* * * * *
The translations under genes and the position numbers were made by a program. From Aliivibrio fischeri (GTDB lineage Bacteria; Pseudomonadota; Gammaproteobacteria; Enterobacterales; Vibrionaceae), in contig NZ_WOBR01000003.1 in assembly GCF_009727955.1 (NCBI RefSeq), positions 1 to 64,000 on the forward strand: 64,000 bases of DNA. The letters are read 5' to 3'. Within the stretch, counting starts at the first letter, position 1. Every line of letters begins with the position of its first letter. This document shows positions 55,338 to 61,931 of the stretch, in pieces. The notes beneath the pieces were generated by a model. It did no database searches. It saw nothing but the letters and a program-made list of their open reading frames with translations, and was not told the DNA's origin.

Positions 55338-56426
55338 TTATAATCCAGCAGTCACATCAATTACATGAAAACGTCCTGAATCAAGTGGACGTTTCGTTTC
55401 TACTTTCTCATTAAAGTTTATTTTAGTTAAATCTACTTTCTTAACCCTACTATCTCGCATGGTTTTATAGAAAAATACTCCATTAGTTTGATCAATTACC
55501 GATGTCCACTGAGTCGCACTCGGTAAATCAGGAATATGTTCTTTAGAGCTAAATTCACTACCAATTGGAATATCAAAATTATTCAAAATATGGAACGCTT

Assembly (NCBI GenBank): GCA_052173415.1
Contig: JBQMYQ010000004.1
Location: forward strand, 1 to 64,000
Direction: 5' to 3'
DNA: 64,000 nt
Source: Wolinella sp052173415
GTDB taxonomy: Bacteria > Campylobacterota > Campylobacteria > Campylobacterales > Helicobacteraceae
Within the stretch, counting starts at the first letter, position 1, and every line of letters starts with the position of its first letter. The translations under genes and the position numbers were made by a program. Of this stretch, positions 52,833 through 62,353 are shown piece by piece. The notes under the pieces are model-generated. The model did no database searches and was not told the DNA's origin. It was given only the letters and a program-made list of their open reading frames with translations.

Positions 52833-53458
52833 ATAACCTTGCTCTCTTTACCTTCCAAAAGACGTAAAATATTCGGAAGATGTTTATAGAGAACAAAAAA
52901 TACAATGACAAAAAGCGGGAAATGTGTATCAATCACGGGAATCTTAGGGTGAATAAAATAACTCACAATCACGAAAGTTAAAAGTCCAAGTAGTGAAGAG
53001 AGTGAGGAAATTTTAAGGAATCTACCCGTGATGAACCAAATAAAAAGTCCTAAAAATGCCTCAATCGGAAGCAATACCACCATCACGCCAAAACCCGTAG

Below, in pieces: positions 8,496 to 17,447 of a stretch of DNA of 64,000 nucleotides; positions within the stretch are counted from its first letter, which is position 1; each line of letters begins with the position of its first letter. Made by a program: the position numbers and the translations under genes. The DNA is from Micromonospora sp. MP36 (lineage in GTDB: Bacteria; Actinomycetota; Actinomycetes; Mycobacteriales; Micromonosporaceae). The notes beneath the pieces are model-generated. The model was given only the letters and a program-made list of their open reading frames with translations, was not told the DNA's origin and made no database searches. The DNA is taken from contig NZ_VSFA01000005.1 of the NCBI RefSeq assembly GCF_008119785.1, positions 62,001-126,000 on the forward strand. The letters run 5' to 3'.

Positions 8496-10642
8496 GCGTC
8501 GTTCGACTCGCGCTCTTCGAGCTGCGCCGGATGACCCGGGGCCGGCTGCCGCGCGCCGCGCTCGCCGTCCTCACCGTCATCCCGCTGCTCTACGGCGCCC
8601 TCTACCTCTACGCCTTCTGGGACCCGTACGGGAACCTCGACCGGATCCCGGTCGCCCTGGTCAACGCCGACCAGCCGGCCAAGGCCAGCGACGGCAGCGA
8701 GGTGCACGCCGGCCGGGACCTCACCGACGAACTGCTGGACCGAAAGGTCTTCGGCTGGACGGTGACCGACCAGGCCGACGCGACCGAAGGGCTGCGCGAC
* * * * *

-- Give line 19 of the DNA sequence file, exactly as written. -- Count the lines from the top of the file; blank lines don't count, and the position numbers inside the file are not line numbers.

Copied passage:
Positions 8496-10642